• Water resistance: You can take some models with you to the swimming pool!

Calorie apps or pedometers are of course also available for Android devices or iPhones. But it is significantly larger than the compact fitness band that you can easily take with you anywhere. In addition, high-end fitness trackers have functions that smartphones cannot. Or does your smartphone automatically call the emergency services if you fall? Even irregularities in the cardiovascular system come to light with fitness trackers. They are particularly suitable for those who like to do a lot of sport, need a boost in motivation or are part of the followers of the quantified self movement. People with this lifestyle love to learn more about their body and fitness from data.

App: Pacer

The app not only counts your steps, but also shows the calories burned and distance.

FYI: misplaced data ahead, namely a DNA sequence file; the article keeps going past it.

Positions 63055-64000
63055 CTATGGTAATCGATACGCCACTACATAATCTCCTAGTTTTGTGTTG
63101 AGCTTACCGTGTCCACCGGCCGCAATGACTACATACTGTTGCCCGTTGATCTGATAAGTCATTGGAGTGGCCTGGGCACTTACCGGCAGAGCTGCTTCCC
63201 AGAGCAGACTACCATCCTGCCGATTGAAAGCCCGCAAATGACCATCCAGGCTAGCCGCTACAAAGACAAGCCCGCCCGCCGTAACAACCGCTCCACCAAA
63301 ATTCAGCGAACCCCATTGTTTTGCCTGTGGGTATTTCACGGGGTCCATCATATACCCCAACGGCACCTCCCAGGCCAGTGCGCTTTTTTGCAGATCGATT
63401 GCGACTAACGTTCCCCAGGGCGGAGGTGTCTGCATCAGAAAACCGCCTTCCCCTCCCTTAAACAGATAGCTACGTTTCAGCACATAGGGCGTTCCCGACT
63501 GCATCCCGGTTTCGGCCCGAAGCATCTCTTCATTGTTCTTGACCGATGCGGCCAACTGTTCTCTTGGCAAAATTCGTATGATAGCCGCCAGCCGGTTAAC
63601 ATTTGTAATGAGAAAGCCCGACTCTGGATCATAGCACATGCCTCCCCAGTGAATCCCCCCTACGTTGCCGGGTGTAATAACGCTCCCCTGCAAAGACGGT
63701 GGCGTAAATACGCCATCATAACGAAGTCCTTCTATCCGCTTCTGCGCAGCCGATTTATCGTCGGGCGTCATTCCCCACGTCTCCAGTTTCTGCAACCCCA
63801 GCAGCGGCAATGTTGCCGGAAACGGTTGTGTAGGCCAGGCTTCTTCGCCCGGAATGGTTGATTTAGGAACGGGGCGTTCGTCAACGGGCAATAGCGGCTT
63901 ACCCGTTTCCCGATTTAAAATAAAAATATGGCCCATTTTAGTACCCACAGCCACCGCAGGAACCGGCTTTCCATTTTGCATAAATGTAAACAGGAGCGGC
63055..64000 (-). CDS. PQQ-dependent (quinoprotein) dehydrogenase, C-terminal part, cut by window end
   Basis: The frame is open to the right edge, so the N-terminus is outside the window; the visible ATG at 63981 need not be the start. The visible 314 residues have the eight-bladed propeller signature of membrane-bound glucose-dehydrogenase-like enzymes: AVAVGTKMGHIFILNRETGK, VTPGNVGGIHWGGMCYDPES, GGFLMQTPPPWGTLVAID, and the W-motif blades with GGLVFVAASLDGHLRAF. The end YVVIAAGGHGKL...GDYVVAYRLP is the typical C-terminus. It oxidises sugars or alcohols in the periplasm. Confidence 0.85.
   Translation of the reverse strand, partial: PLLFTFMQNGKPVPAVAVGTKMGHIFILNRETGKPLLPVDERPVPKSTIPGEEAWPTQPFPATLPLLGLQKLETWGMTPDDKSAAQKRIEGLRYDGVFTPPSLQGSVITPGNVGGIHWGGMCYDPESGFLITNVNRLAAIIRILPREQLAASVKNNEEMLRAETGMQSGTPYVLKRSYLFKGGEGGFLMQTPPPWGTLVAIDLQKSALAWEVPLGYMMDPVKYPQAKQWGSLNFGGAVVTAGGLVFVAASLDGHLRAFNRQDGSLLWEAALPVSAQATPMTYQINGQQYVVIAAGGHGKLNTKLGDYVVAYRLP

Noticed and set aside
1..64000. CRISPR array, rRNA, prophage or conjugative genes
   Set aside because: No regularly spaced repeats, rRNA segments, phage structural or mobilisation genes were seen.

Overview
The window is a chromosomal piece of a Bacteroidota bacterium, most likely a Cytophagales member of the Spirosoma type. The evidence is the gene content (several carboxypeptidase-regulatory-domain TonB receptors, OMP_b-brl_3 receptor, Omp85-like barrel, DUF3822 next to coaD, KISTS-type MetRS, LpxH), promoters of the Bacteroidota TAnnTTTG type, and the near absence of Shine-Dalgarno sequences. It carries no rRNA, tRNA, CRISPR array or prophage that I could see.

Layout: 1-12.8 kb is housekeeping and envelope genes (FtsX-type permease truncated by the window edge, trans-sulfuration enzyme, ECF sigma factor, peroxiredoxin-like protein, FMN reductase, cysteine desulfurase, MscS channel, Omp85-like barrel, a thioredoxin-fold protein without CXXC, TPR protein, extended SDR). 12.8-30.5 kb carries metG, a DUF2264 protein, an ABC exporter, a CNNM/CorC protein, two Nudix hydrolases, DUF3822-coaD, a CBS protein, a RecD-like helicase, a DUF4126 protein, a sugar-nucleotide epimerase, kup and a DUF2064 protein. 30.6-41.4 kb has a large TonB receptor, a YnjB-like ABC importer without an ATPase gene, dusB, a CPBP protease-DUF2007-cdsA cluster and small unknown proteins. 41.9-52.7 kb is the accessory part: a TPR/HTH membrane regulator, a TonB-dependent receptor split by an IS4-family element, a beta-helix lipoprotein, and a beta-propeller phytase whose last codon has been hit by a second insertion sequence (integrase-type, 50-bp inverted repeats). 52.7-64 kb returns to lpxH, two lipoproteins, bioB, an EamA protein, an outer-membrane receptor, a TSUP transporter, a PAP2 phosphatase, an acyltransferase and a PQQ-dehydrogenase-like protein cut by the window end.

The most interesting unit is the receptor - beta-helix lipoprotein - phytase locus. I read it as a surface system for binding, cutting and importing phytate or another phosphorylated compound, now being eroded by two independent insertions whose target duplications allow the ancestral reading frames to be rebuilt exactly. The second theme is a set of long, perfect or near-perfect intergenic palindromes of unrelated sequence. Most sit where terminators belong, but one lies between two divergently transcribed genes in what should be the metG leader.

App: Lifesum

Lifesum acts as a diet planner and calorie counter. You will also find recipes in the app that perfectly match your diet.


Smartwatch instead of smartphone?

Fitness trackers are increasingly becoming activity watches because they offer more and more functions. In principle, fitness trackers are designed to collect and measure data. Smartwatches, on the other hand, are designed for everyday life.

Many smartwatches can now do almost everything that your smartphone can do: you can use the smart watch to make phone calls, write text messages, use apps, navigate through foreign cities or have foreign languages ​​translated. To accomplish these tasks, many smartwatches are equipped with a voice assistant. So you don't have to operate the small display manually and you always have your hands free. Some models connect to the Internet without WiFi or a smartphone.